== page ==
therefore sending contract talk
into binding arbitration.
Murray had clearly warned
council against throwing the,
issueinto arbitration because
of State Act 312-a state law
which gives police and fire
fighters binding arbitration and

which, Murray claimed, binds'
city to contracts which ultimate-
ly favor the union.
"ACT 312 means there was
not free collective bargaining
between the citys and the
unions," asserted Murray.
"The teamsters knew that his-
torically unions get a better
deal from 312 arbitration, and
citys loose more.
No sooner had the city and
the police entered their first

session with an arbitrator from
the Michigan Employment Re-
lations Commission (MERC) in
late June, when Joseph Valenti,
president of the =Teamsters Lo-
cal 214, the bargaining unit for
the police command officers,
announced the union s plans to
file unfair labor practices and
the possible law suit against
Ann Arbor.
VALENTI also went so far as
See CITY, Page 13

Daily Photo by STE


Daily Photo by STEVE KAGAN
Early last spring, the Native American Student Association erected this teepee on the front
lawn of University President Robben Fleming's lawn, protesting the University's failure to es-
tablish a caltural and resource center for them. The demonstration lasted 36 hours.
Native Am erican students
push for cultural center-

Last April 1, the Old German Restaurant was gutted by fire-
ending an era, of sorts, that the city landmark catered to
the Ann Arbor community. Presently, plans to rebuild it
are unclear.

Council Dems falto

Last spring on June 19, nearly 30 members of
the Native American Student Association
(NASA) and their families began a 36-hour vigil
on the lawn of University President Robben
Fleming's home, protesting the University's non-
compliance with their demands for a cultural
The demonstrators and one of their teepees,
labeled "Native American Cultural Center"
drew surprised stares and smiles from Regents
and Administrators attending a formal dinner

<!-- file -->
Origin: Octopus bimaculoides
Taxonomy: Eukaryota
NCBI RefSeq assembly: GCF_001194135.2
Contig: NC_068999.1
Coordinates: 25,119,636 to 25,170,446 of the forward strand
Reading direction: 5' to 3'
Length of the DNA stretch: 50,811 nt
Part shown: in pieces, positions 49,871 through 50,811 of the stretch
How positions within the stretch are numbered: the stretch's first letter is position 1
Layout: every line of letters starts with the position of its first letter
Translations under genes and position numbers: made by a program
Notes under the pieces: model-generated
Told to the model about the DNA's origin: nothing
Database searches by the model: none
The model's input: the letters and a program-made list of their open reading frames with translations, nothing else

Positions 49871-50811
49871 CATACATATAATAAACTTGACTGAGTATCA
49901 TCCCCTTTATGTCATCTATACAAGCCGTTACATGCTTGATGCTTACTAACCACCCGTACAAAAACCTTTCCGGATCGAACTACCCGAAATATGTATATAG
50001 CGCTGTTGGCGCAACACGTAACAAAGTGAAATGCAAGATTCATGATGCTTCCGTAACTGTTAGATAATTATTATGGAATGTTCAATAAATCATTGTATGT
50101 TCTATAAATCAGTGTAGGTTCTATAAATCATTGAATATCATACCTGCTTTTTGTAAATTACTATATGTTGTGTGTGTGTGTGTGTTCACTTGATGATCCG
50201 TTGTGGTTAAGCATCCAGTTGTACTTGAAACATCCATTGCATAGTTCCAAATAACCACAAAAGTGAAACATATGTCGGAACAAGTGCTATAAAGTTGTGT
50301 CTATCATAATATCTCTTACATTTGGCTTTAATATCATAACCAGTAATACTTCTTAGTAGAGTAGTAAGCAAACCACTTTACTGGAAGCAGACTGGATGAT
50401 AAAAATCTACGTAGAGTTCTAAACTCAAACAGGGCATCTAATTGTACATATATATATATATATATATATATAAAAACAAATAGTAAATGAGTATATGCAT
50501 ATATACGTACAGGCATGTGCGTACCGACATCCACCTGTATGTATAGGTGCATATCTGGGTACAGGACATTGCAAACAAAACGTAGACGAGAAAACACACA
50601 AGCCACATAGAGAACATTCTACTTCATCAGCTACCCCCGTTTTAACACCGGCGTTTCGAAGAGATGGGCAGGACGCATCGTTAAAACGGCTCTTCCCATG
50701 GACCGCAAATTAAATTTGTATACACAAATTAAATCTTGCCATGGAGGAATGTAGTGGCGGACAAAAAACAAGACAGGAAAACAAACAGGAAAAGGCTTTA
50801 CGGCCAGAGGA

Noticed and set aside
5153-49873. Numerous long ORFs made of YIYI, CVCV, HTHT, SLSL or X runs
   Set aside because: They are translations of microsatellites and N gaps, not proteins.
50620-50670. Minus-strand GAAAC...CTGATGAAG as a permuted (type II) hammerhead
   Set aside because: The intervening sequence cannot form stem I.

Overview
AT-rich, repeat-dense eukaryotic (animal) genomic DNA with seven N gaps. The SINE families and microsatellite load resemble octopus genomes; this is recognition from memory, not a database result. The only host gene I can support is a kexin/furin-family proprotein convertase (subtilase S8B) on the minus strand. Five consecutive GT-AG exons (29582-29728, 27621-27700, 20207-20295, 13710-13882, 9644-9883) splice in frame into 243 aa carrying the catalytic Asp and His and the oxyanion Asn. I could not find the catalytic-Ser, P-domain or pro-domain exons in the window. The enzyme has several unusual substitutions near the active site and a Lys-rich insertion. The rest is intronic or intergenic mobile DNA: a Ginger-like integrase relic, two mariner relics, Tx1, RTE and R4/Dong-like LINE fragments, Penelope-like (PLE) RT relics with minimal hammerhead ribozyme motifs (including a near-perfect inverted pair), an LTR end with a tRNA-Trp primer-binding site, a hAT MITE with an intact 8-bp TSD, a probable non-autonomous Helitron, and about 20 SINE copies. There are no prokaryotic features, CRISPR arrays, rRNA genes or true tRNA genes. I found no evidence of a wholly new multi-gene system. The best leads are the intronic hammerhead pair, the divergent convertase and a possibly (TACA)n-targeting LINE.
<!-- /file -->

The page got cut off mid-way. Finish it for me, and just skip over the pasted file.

inside the century-old mansion.
THE PROTESTORS had gathered in front of
the President's house following a Regent's meet-
ing held earlier in the day.
Walter Stevens, assistant director of safety
for the University told the group they could

remain in front of the South University resi-
dence "as long as no property damage occurs."
Barbra Smith, a NASA member, chided the
University for "playing games and laughing at
us" since February when the move to obtain
the cultural center was initiated.
PRESIDENT FLEMING scolded Smith for
what he called "inaccurate reports" on the in-
teraction between the University and NASA. He
claimed that permanent facilities for a cultural
center to be located in Oxford Housing would
nqt be available until next year and offered
them temporary use of a portion of Trotter
House, a black cultural center.
Smith said "Trotter House is too small for
the people there now - it is a move to divide
us and play one minority against another."
According to Smith a house on Wilmot St. of-
fered to NASA by the University in May was
See NATIVE, Page 15

introduce rent ordinance
Politicians have a reputation for renegging on their cam-
paign promises and recently elected City Council Democrats
have proven that Ann Arbor is no exception to the rule.
As late July ended, local Democrats failed to fulfill a major
campaign promise, made during April's elections, by not putting
a rent control ordinance on the record.
THE FIRST STEP towards enacting the ordinance, choosing
a citizens' committee to study the problem, had not even been
accomplished by the new Democratic Mayor, Albert Wheeler.
Councilwoman Kathy Kozachenko (HRP-Second Ward) spoke
to Wheeler's delay last July, "He just can't get anything to-
gether .. . he rambles around."
It is certain that Wheeler is not the hard-hitting mayor that
former GOP Mayor James Stephenson was, and Wheeler may be
having trouble handling a Council without a party majority.
See HRP, Page 13

AATA: Improving, expanding service
for mass transportation within the city

TAKING A long ride on a big1
bus is usually an invitation for
a sore you-know-what, but the
Ann Arbor Transportation Au-
thority (AATA) is taking steps
to improve and expand its serv-
Last June, AATA set into mo-!
tion plans to slash city taxi
fares and expand their Dial-A-
Ride System.

Cab and Veterans Cab Services
with the subsidy plan but, at
press time, the plans had not
been finalized.
The bus line estimates that
the average cab fare would be!
reduced to 85 cents under a 50
per cent subsidy, and contends
that a cut in fares should in-
crease the ride demand signifi-

meeting in June over possibly
depriving their own Transpor-
tation Employe Union drivers
of additional hours with the sub-
sidy, one official said.
However, realizing the sum-
mer months are reportedly
high-crime periods, especially
in the category of rape, the bus
line was interested primarily in
effectinga s vstem at the ear-

service would probably make
use of the. 25-cent Dial-a-Ride
Dial-a-Ride, or TELTRAN, is
a network of small buses which
offer door-to-door s e r v i c e s
throughout much of the city and
provide transportation to the
regular AATA express lines.
Last June, AATA Chairman
William Drake predicted that
thr ,mmniatVla-nRide sm vem